Real Estate News – South Africa: Fewer Investors in Buy-to-Let Property Market

THE South African residential buy-to-let market is showing definite signs of weakening as the number of gung-ho investors who entered this market looking to make easy money dwindles.

When the residential property boom started about five years ago, buy-to-let investors entered the market hoping to earn an income from letting out second or third properties.

However, as the boom gained momentum more and more people opted to buy property instead of renting to take advantage of the favourable economic conditions.

According to the First National Bank Property Barometer for the first quarter of this year, buy-to-let investors have not been realising their required returns to make the investment viable. FNB Homeloans CEO Ed Grondel says some of these investors are getting out of the rental market, resulting in less rental stock -- and this could potentially drive yields up again in the future.

He says there is "definitely still a rental market" but at "reasonable rentals".

A year ago 25% of residential property buyers were buy-to-let investors, but now they represent only 16%. "There are fewer investors now who feel they can make a quick buck. They are not achieving attractive yields," he says.

Grondel says in the past these investors always had an "insurance policy" of capital growth if they sold. However, residential property price growth year-on-year has slowed to 14,5% in the first quarter of this year, compared with more than 30% more than a year ago.

"If you're not getting yield and much capital growth, it makes it less attractive to get into investment property."

But director of Johannesburg-based developer Renprop Chris Renecle says his company has found that most of the buy-to-let investors who were invested in the property market before the boom are still involved, but are focusing on cheaper properties.

He says the number of investors who were speculators looking for capital growth has dropped substantially.

Executive director of Sotheby's International Realty Barak Geffen says there is too much property supply in the buy-to-let market in general and this is causing a weakening of this investment sector.

He says the supply of townhouse units and other smaller apartments has reached saturation level.

However, there is still opportunity for owners of houses and luxury apartments at the top end of the market to earn attractive rentals.

He says these are properties worth R3m to R4m and upwards.

Geffen says a lot of investors left the stock market when it stopped performing from 1998 and invested in real estate, which started performing from 2000.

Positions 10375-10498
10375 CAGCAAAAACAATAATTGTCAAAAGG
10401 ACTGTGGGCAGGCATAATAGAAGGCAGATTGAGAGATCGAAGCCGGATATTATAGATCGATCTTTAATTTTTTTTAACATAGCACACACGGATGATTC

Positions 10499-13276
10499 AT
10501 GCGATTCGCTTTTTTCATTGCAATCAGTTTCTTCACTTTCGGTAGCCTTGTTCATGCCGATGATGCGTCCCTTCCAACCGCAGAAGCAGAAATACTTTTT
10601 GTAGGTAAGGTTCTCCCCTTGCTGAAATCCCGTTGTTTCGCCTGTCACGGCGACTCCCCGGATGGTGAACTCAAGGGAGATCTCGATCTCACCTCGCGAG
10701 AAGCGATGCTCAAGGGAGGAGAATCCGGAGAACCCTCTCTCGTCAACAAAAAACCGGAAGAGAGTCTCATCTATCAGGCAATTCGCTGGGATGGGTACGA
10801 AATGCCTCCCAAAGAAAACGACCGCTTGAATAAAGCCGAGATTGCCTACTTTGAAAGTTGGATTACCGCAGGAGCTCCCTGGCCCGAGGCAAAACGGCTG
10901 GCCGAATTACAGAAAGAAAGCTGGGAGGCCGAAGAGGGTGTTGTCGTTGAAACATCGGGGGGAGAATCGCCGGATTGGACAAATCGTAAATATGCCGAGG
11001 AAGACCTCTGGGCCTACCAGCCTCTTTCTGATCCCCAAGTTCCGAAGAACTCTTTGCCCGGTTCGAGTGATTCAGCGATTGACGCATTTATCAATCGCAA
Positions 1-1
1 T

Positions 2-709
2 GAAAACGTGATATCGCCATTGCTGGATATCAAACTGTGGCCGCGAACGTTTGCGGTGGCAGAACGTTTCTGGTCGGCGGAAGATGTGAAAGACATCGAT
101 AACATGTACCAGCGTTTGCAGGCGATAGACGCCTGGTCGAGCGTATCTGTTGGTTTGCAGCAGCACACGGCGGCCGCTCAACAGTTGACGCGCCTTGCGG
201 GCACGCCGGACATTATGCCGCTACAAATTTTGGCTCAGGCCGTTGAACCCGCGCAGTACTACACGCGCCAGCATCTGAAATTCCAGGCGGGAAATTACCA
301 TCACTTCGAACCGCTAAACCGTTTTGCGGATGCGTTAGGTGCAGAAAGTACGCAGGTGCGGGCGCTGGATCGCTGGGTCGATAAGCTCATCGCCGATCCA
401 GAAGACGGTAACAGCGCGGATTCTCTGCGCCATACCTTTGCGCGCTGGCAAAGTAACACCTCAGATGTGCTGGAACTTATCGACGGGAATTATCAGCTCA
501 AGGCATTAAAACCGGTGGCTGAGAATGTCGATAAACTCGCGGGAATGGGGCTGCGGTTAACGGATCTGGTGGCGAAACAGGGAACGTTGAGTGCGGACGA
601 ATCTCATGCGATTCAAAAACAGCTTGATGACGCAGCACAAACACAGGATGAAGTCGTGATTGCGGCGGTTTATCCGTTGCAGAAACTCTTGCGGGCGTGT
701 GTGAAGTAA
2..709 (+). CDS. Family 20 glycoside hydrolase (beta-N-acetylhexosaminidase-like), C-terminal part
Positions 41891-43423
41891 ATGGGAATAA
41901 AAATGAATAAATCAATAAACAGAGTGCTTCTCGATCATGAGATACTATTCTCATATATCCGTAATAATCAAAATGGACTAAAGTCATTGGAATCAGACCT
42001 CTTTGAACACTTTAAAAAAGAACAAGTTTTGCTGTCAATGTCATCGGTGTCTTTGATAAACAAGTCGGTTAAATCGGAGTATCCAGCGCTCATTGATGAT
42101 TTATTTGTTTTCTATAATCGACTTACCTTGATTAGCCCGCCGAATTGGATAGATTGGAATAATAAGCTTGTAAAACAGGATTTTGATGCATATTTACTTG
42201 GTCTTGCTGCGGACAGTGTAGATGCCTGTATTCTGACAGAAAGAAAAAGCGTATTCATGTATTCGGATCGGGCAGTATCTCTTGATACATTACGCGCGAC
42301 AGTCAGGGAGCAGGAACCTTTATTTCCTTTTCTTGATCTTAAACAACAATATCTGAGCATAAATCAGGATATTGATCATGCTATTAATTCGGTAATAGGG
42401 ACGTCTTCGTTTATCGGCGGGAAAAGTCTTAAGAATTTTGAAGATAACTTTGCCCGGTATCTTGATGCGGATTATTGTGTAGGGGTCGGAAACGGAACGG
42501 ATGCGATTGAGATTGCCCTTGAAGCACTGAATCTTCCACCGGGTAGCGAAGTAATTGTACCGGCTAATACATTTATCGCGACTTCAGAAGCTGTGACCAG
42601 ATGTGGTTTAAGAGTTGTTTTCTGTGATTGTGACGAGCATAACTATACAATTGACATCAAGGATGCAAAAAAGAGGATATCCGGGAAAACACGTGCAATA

"People who had invested in the stock market started investing in developments or supplied developers with capital to develop properties.

"This resulted in an oversupply of rental property across the country. If there is too much supply, obviously rental prices and yields come down."

But, says Geffen, the demand for owning property has also tapered off because property has become expensive.

"There is an affordability argument because salaries, to a significant degree, have not increased in line with price increases."

He says this has caused consumers to reconsider renting as opposed to owning. He says not only do some people at the lower end of the market rent because they cannot buy, but many executives who earn high salaries are also cautious about buying.

"They (executives) are noticing price appreciation is lowering now. They perceive there could be some kind of correction in prices and it is causing them at this stage in the property cycle to be hesitant when it comes to buying."

Geffen says a 100% bond on a R4m property will cost the new owner R40000 a month, but an individual could rent the same property for R15000 to R18000 a month. He says because executives are building wealth they do not want to live beneath their means so would rather rent a luxury property than possibly come into the property market at the wrong time.

Geffen says these executives invest in middle- and lower-priced properties to finance their lifestyle at the top end of the market.

"In the upmarket areas there is a very buoyant rental market where demand is climbing, but in the development market where there are townhouse developments and apartments where it is oversaturated, investors are struggling to realise the yields that they expected upon making their investment."

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